“Somehow along the way, we’ve lost a little bit of that connection,” he says.

The project itself is informed by ecological principles, and he hopes it has an ongoing ecological legacy. The first Theatrum Botanicum activity was in February: a seed sowing workshop.

“We planted seeds here at the VCA in punnets, and the students had to take those seedlings home and look after them,” he says.

When the seedlings developed, the participants brought them back to the Southbank campus and planted them in garden beds.

The students have had the opportunity to learn from a number of guest teachers, including plant scientist and Barkandji scholar Zena Compston whose work became seminal to the project.

Compston took the students through a guided tour of an exhibition she curated Emu Sky Beginnings, in the Old Quad in Parkville, in partnership with Science Gallery Melbourne and the Herbarium.

“She shared [so much] information and knowledge that she has gathered from the different countries within Australia. And that was a shifting point for us, and for the ethos of this work, and our relationship to plants that have been here for so long, which have their own wishes and roles within the Australian landscape,” says Lorenzutti.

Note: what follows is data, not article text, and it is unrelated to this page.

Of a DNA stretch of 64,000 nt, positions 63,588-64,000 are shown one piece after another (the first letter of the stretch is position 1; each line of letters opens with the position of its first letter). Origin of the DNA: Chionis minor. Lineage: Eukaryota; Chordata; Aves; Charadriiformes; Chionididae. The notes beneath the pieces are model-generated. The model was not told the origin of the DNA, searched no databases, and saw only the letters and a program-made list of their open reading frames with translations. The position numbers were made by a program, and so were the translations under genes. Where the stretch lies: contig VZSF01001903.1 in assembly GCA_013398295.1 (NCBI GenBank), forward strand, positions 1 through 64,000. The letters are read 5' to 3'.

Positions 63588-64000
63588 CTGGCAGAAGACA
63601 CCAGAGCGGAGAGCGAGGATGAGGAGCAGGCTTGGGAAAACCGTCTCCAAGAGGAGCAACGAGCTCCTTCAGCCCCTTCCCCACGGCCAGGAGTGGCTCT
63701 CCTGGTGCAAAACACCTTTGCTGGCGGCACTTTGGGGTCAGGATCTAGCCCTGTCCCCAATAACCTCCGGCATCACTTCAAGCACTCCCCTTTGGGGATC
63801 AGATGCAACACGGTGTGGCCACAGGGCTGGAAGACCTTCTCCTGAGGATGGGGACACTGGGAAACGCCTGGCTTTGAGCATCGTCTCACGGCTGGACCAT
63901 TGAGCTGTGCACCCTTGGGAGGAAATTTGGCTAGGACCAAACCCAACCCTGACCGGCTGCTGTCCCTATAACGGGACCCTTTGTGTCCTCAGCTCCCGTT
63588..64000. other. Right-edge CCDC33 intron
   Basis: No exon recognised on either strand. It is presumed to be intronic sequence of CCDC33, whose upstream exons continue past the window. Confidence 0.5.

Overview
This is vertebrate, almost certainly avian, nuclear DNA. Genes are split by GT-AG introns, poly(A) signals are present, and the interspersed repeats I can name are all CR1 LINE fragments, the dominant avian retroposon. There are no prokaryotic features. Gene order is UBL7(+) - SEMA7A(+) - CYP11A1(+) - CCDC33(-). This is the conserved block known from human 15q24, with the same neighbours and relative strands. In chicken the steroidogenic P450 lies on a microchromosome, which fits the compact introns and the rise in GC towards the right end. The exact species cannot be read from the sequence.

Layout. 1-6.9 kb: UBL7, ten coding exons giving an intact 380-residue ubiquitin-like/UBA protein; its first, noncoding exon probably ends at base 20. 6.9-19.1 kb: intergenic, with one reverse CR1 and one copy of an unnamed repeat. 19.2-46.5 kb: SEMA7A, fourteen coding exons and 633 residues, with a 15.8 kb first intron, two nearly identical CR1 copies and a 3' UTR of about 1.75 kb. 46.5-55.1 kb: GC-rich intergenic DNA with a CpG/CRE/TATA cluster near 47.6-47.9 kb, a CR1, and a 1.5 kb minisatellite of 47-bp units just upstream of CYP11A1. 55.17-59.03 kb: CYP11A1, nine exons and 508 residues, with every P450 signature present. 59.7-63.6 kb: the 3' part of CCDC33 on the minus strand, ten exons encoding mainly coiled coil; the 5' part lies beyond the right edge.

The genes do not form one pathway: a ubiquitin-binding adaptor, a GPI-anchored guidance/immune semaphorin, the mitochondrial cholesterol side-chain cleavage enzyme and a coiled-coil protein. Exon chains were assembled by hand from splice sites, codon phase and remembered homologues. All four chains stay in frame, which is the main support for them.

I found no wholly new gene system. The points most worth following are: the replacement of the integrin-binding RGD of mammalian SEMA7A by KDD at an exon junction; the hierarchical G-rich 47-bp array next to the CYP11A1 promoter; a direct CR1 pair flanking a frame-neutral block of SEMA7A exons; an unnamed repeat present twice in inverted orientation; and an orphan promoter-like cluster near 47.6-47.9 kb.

Participants of the project planting their seedlings at the Southbank Campus. Photo by Gregory Lorenzutti.

An antidote to a draining industry

The emphasis of Theatrum Botanicum is on transforming the performers’ relationship with their environment. While the dance industry is defined by long hours of intense physical training, which can be brutal and exhausting, this project may act as a balm. It’s also an opportunity to reconceptualise dance as an ecological exercise.

“We invite our audience to come to be with us, with plants, and witness plants, and [witness] us, inhabiting the same space together, and giving each other the attention that we all need, and the care.”

“And through that we may find some healing, for things that —including dance— have been caught up in a system that can be traumatic.”

Theatrum Botanicum’s synopsis says that in the time of the Anthropocene, plants offer us a revolution:  “a world of collaboration, of healthy partnerships with other life forms, and a humbling ability to coexist and thrive within a diverse ecosystem.”

Lorenzutti extends this sentiment, suggesting we not only have an opportunity, but a duty to collaborate with more-than-human life. He says that while living in Australia we have a duty to serve Country, and that part of that is recognising the sovereignty of First Nations’ peoples.

“And if you don't have space for that, that's something wrong with the system.”

The veggie gardens will remain on campus after the project ends, and Theatrum Botanicum will have a legacy in that way. But as we accelerate towards ever-more terrifying ecological situations, our actions as movers and actors within our environment can also be reconstructed. Transforming artistic practice to become more ecologically-motivated would ideally be a part of that.

Ecology is a dance between synchronised partners who have evolved their steps over millennia.

Already, says Lorenzutti, “the ecosystem we’re a part of deeply affects how we move.”

But as this project teaches us, the more we tune in to the environment, the better we will be able to participate in the dance.